SmackDown was pretty, pretty, pretty, pretty, pretty good in the immediate fallout of the second brand extension.
WWE attempted to differentiate the show from the flagship, and initially, it succeeded. The slight alteration to the hard camera angle literally framed it as something new. Mauro Ranallo's impassioned commentary, while often goofy, lent the action a sense of frenzied urgency. The easygoing chemistry shared by dual babyface stewards Shane McMahon and Daniel Bryan was welcome reprieve from the blue balls induced by Stephanie McMahon's constant search of heat. The premise - SmackDown was now the 'Land of Opportunities' - really drove the brand as something refreshing, if not entirely brilliant.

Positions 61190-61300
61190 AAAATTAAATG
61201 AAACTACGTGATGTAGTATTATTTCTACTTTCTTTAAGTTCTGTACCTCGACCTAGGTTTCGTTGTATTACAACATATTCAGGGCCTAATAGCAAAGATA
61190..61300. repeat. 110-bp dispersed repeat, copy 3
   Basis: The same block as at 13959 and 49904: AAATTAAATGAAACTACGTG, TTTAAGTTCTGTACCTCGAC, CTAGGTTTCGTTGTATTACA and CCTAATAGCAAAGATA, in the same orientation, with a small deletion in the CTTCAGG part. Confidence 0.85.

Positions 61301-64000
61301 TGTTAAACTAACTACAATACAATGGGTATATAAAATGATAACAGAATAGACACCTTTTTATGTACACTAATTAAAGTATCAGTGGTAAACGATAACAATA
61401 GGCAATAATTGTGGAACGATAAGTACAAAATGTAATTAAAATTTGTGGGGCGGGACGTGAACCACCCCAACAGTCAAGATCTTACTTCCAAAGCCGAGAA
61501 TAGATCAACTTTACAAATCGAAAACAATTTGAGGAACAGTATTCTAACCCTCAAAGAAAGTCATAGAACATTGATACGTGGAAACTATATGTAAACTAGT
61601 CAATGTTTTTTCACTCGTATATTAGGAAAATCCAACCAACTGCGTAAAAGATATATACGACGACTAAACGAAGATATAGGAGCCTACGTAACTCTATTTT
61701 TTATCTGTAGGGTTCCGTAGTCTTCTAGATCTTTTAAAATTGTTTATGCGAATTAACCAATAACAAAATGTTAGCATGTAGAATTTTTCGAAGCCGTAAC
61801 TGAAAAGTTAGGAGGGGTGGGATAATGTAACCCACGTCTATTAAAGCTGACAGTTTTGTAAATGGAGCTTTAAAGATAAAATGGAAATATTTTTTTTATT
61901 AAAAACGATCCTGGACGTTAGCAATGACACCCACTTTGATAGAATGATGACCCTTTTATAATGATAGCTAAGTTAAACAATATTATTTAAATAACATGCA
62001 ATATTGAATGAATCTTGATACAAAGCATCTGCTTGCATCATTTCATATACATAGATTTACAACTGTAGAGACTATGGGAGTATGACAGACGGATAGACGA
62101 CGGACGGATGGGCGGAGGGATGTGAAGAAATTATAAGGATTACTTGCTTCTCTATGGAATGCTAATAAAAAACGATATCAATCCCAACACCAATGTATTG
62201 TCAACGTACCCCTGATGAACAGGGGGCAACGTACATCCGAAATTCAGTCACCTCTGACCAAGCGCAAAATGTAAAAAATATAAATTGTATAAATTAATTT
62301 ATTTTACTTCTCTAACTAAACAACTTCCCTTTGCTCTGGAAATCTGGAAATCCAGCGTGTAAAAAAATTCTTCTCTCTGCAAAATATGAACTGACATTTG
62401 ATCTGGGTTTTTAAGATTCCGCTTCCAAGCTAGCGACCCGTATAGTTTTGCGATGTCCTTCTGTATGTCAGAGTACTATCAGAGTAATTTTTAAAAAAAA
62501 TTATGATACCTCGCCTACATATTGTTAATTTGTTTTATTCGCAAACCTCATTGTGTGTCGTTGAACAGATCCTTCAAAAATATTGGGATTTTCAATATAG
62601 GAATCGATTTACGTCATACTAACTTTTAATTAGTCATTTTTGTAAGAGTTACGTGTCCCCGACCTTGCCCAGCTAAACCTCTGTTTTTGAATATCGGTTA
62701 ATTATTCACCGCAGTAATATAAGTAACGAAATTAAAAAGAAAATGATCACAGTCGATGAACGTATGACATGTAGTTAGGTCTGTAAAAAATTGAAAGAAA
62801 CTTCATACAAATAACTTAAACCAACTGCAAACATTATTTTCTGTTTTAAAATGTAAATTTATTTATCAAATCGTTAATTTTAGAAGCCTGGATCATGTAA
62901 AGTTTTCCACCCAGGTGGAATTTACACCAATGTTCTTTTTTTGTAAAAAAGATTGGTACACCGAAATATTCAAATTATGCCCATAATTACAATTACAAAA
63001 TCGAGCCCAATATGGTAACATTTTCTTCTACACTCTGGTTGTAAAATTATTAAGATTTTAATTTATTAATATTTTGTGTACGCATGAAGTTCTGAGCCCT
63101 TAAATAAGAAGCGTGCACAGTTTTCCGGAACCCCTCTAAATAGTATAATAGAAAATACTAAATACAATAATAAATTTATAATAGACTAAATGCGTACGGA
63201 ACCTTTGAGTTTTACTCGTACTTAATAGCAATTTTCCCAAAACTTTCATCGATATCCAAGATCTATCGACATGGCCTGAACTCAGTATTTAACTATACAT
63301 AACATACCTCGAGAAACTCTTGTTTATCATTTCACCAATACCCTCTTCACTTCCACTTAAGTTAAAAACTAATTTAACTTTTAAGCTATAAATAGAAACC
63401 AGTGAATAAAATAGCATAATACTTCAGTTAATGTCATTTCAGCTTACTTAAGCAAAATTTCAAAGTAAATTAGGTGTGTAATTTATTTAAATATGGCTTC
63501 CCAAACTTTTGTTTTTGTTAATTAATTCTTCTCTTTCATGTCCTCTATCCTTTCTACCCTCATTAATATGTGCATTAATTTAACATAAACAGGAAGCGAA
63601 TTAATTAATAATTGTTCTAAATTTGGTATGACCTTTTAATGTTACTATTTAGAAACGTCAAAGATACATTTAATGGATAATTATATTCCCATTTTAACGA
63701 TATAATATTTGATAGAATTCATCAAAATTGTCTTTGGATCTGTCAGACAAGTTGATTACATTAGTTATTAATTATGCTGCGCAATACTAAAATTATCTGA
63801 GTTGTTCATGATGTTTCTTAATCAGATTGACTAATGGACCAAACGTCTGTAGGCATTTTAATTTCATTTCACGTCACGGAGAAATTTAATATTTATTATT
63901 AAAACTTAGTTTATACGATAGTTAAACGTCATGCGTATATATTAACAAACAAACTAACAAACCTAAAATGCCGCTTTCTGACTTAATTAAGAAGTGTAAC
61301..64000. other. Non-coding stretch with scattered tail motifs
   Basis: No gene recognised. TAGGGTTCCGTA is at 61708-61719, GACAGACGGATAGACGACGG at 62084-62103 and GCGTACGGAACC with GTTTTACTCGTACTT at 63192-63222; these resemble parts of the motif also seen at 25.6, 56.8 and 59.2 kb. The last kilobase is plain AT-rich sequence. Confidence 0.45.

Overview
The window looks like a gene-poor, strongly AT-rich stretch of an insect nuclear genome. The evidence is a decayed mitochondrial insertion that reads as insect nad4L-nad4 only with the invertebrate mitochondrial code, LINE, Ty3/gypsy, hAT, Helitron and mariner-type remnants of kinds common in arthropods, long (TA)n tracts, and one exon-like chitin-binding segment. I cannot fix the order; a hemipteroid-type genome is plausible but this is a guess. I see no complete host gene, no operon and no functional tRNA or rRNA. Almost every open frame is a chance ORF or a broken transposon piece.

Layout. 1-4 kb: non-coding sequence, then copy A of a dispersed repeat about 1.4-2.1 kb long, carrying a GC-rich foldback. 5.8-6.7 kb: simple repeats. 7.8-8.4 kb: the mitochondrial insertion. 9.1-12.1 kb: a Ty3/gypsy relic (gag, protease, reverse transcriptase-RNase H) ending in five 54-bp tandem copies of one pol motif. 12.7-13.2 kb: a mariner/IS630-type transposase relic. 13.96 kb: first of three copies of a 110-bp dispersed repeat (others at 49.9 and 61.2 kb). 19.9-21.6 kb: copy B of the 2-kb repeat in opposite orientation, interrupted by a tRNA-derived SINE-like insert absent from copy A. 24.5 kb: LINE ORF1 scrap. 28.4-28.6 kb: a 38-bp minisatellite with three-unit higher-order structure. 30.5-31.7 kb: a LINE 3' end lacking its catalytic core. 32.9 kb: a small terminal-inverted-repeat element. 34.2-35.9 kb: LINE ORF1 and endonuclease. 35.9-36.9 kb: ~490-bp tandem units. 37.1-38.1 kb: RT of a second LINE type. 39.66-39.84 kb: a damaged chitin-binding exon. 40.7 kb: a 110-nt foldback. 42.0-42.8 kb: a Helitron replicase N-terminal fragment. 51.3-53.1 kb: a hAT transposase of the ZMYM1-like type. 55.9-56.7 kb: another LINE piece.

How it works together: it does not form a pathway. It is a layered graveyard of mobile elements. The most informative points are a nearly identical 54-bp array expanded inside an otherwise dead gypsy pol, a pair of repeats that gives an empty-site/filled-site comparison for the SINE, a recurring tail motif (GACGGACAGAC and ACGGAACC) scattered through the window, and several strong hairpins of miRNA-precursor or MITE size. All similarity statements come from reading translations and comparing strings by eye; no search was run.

Ultimately, in 2016, this philosophy and the cult affection it generated somehow contrived to get Dolph Ziggler over as a big-time babyface. For a month.
The show has receded drastically, mostly as a result of the personnel changes (we'll get to them). WWE also mistook the popularity of Shane McMahon and pushed him, as an in-ring performer, to an hysterical extent. The change in onscreen administration, much like in politics, revealed in the end that nothing really changes. The same old problems rematerialised. The show's fatalistic B-brand status allowed WWE to experiment with Jinder Mahal as WWE Champion.
That is now a distant memory, and with a strict and demoralising adherence to formula, so much of the show is...